We love the Food Network as much as the next Alton Brown superfan, but when it comes time to turn those culinary wonders on the TV screen into tasty, tangible foodstuffs on our own plate, we’re as helpless as Emeril Lagasse without a kitchen, a pantry or a clove of garlic. Sometimes, it pays to seek the help of profes-sionals. Not everyone has the time (or the dough… get it?) to enroll in culinary school, though, so we’ve combed this city for the best one-off cooking courses to push your kitchen skills into Top Chef territory. Looking to grill with gusto or flambé with ferocity? (Pro-tip: save some for us!)
Tighten Your Technique
At Williams-Sonoma’s Green Hills location, free “technique classes” are offered every Sunday, geared toward anyone who’s looking to fine-tune their finesse before fricasseeing their food. Next up? A how-to instructional course for canning one’s own vegetables on Sunday, July 20, followed by a tomato-specific cooking class on July 27.
Whet Your Whistle
Slaving over a stove can be thirsty work. Since a good, stiff drink has been scientifically proven to push chefs into adventurous territory (or is that just something we tell our-selves after the third glass of Merlot?), we recommend enrolling in Home Mixology 101 at the Skillery. Scheduled for July 30, the one-day class will go over the basics of homemade syrups and bitters. (We’ll raise a glass to that.)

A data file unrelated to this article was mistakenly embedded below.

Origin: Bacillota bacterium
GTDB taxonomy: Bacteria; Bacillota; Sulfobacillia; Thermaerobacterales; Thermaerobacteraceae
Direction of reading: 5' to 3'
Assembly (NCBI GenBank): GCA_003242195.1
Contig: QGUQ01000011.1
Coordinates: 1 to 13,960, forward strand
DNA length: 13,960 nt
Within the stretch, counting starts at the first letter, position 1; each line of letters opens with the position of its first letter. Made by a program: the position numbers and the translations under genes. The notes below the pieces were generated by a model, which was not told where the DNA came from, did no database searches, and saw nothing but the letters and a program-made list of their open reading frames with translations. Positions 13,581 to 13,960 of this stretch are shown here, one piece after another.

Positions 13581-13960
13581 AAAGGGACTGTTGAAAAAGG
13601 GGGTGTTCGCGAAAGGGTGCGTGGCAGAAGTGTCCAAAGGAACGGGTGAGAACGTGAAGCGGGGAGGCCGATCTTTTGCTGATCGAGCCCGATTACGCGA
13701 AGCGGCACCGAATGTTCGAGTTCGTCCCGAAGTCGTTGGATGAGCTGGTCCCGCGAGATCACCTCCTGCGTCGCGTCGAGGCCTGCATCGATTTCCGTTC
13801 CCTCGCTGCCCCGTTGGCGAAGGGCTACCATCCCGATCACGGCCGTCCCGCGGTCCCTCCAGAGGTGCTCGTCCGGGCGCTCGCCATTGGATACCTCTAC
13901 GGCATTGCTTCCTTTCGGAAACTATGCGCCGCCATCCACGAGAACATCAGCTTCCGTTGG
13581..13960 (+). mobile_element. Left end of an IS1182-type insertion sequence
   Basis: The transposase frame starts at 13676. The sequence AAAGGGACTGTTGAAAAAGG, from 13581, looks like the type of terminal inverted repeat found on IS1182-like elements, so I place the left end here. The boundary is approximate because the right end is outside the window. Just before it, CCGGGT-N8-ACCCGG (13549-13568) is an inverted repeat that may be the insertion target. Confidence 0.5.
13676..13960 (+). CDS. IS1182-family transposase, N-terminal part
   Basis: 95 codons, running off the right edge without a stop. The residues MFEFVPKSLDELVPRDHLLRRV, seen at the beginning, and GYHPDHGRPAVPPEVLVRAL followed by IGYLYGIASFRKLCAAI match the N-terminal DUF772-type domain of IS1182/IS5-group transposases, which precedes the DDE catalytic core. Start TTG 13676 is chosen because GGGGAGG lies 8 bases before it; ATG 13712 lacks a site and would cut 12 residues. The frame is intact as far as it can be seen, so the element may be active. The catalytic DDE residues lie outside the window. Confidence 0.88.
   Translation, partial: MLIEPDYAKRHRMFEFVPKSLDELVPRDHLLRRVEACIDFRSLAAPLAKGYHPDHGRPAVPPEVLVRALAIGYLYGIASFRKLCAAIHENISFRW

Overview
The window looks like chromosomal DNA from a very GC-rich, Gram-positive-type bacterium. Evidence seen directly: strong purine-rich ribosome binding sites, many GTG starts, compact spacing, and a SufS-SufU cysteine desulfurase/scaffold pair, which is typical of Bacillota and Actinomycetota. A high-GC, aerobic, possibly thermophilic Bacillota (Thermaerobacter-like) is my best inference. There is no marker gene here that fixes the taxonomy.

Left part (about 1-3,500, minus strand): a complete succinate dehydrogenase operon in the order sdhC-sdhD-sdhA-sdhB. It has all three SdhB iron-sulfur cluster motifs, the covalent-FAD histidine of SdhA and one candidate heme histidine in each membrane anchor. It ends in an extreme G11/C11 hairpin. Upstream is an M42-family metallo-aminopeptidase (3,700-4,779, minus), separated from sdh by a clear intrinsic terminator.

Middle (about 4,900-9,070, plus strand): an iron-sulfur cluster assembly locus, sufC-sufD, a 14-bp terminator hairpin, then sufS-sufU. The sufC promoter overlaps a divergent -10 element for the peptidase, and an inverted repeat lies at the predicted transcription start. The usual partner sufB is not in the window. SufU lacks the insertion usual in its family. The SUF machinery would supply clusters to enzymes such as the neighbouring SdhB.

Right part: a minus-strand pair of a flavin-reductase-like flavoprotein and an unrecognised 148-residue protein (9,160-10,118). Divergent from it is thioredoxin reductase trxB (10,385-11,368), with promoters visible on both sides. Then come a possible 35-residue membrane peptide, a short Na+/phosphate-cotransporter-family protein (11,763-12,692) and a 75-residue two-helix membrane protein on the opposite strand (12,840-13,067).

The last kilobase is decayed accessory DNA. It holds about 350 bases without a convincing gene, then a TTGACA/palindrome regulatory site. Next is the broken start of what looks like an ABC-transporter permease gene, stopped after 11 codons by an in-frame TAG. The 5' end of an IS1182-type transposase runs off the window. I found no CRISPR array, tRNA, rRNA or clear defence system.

Eat a Whole-Some Diet
Want to bake a loaf of homemade bread? Or whip up your own hand-pressed pasta? Or create an organic, healthy version of Chinese take-out? The chefs at Whole Foods dispense the secrets to those culinary masterpieces on a nightly basis, using the store’s own kitchen as a class-room. Courses change on the daily, and each one tends to cover around the $60 mark. That’s a small price to pay for a happy mouth, though.
Chop for Charity
The Second Harvest Food Bank put the finishing touches on a state-of-the-art kitchen earlier this year, meaning aspiring Bobby Flays can get hands-on experience with trained chefs while volunteering for the organization. It’s charitable, informative and free. The food bank’s needs do change every season, though, so make sure to check out the website before showing up with your Cutco knife set.
Diversify Your Dining
Hey, Michael Bolton! Got a case of the Mondays? The Chef and I kicks off every week with a two-hour cooking class, tackling a different style of cuisine every week. Cajun food will be on the agenda for July 28, followed by a rundown of some lip-lickin’ Latin staples — including DIY gua-camole — on August 4. We guarantee the food will be better than Chotckies’ pizza shooters, shrimp poppers, and extreme fajitas.